By Michael Hurley, CBS Boston

BOSTON (CBS) — To anybody who has been following the future perils of the Patriots’ salary cap with regard to the team’s best players on defense, the Chandler Jones trade should have come as no surprise. Of the four most talented young players in need of a new contract, Jones’ position and role was certainly the least important — at least in Bill Belichick’s mind. An elite pass rusher is something to which he has simply never allocated too much of his cap space, and a more physical, multifaceted, all-around player like Jabaal Sheard ultimately seems to be a more valuable player — again, at least in the eyes of Belichick.

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And so, given that many folks saw a Jones trade coming, the reaction to the deal (at least locally) has been almost entirely positive for the Patriots.

“Trading Chandler Jones was smart move for Patriots,” reads the Boston Herald headline.

“The trade was a classic salary dump by the Patriots, who no longer owe Jones his $7.799 million salary this season and now don’t have to worry about negotiating with him next year,” said the story in The Boston Globe.

“[If Arizona got no assurances of a long-term deal with Jones], for the Cardinals to give up a second-rounder, a guard in Jonathan Cooper, and only get a one-year rental [in return], I would say that Steve Keim, the Cardinals GM, might have just gotten fleeced,” Tom Curran said over on CSNNE.

These opinions aren’t wrong. In fact, they may well turn out to be 100 percent correct. But they’re certainly optimistic.

Perhaps there is a risk involved in this trade that is being largely overlooked. The Patriots in 2016 will not be better off without Chandler Jones. He was among the sack leaders last year in the entire NFL (he finished fifth with 12.5). Each one of those sacks has the potential to change a game, to force a punt, to flip the field, to push a team out of field-goal range, to force a fumble. These plays are significant. Can they all be replaced? Maybe, but it’s no sure thing.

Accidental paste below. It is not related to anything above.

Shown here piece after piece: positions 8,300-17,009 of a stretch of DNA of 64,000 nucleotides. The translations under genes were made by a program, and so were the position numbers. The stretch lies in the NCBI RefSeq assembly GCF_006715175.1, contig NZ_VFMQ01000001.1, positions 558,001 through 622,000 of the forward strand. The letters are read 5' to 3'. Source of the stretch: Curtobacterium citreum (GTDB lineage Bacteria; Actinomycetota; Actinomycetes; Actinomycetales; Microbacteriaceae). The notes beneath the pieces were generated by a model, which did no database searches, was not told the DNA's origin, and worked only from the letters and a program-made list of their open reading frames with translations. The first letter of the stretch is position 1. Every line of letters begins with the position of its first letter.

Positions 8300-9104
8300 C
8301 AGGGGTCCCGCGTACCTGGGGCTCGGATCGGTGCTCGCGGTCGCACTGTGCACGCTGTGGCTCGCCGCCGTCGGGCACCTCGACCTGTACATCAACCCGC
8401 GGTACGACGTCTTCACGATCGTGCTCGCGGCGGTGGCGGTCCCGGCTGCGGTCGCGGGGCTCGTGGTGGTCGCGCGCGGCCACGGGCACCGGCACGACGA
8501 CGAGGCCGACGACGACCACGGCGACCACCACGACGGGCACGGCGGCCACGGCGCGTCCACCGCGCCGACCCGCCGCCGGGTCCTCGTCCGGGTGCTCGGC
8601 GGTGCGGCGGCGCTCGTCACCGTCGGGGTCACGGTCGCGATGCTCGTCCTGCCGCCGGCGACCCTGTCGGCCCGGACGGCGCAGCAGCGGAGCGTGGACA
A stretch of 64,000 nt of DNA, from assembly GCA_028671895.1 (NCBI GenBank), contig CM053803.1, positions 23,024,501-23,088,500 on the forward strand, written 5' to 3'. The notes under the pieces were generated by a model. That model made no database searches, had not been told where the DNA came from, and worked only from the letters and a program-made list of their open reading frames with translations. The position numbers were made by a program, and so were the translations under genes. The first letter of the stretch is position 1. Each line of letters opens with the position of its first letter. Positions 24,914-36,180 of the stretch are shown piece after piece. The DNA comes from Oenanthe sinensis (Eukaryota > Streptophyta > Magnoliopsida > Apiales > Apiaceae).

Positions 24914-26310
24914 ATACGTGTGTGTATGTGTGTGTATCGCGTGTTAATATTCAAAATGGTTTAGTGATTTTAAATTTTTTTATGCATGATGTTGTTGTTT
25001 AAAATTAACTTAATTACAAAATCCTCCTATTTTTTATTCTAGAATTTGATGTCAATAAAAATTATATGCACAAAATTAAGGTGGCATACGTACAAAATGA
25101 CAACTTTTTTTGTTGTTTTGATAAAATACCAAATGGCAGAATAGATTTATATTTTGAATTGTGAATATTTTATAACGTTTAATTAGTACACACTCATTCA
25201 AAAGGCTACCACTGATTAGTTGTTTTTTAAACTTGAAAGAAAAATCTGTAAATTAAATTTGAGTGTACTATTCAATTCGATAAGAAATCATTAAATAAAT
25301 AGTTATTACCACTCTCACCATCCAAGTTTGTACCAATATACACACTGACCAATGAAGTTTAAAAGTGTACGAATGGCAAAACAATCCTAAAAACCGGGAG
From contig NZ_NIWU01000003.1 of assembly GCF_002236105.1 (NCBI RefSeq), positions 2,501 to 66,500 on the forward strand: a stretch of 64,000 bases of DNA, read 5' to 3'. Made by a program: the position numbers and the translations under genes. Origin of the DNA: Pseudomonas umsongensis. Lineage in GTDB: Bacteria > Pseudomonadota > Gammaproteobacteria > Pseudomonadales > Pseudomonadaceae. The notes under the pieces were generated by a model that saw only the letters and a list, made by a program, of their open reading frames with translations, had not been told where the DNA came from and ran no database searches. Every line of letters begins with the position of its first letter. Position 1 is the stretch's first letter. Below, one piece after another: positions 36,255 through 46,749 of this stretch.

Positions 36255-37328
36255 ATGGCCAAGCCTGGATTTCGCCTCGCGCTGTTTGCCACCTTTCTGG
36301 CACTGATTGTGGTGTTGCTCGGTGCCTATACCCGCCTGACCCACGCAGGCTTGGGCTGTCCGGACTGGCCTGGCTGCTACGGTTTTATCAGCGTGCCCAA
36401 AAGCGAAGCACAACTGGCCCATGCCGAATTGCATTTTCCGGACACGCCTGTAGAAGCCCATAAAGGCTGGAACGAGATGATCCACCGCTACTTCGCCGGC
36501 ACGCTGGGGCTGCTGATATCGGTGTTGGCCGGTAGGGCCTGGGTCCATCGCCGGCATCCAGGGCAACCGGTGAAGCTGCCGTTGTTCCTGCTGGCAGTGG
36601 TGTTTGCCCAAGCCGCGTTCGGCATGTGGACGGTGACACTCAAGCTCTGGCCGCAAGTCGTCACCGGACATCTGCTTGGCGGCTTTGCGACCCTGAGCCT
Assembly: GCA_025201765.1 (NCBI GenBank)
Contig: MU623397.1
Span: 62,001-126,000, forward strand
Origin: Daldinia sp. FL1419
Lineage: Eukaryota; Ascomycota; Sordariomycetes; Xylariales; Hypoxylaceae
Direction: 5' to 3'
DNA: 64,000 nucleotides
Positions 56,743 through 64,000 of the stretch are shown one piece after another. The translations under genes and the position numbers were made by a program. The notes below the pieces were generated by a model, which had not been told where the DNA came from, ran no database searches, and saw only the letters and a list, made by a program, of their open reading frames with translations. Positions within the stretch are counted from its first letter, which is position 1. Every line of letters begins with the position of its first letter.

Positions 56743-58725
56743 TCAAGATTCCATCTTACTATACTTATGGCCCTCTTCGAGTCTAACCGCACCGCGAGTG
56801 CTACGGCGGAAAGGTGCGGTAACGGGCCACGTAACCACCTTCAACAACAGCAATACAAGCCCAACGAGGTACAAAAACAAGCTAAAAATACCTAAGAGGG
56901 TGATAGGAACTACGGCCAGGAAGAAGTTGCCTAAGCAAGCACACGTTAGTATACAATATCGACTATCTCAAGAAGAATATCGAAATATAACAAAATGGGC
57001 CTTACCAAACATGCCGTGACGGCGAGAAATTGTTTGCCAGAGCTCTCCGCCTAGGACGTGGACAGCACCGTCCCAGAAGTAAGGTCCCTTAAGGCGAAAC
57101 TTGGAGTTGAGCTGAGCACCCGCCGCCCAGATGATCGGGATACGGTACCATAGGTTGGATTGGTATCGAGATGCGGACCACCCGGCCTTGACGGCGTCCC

And though this concern may be quite tired now when you’re in Year Five of voicing it … there are only so many years left in the golden arm of Thomas Edward Patrick Brady Jr. He is coming off a tremendous season, but he is not going to play forever. The number of years when the Patriots can be considered a true Super Bowl contender every single summer are thus numbered.

Based on the way Brady looked last year, that number could be three. But it could be two … or one. While it wouldn’t be comparing apples to apples, Peyton Manning’s age 39 season was a brutal reminder of how bad things can get for a future Hall of Fame passer.

But regardless of how long Brady has left to play, we can all agree it’s not going to be a five- to seven-year period. Long-term planning has served the Patriots well for a decade-and-a-half, but as the once-in-a-generation quarterback nears the 17th tee, the dynamic is unquestionably shifting a bit. And so, if the team is getting worse in this deal — even marginally — for a season, then it’s a deal that makes it more difficult for the Patriots to win a Super Bowl in what could be a final year of being a top contender.

Now, the trade obviously brings with it a return. Jonathan Cooper is a guard who may or may not play much next season. Seemingly reviews out of Arizona are negative.

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At best he will be a good guard. At worst he will be a backup, or he will fail to make the team out of training camp. But surely, the Patriots would not have traded an elite pass rusher straight-up for a guard.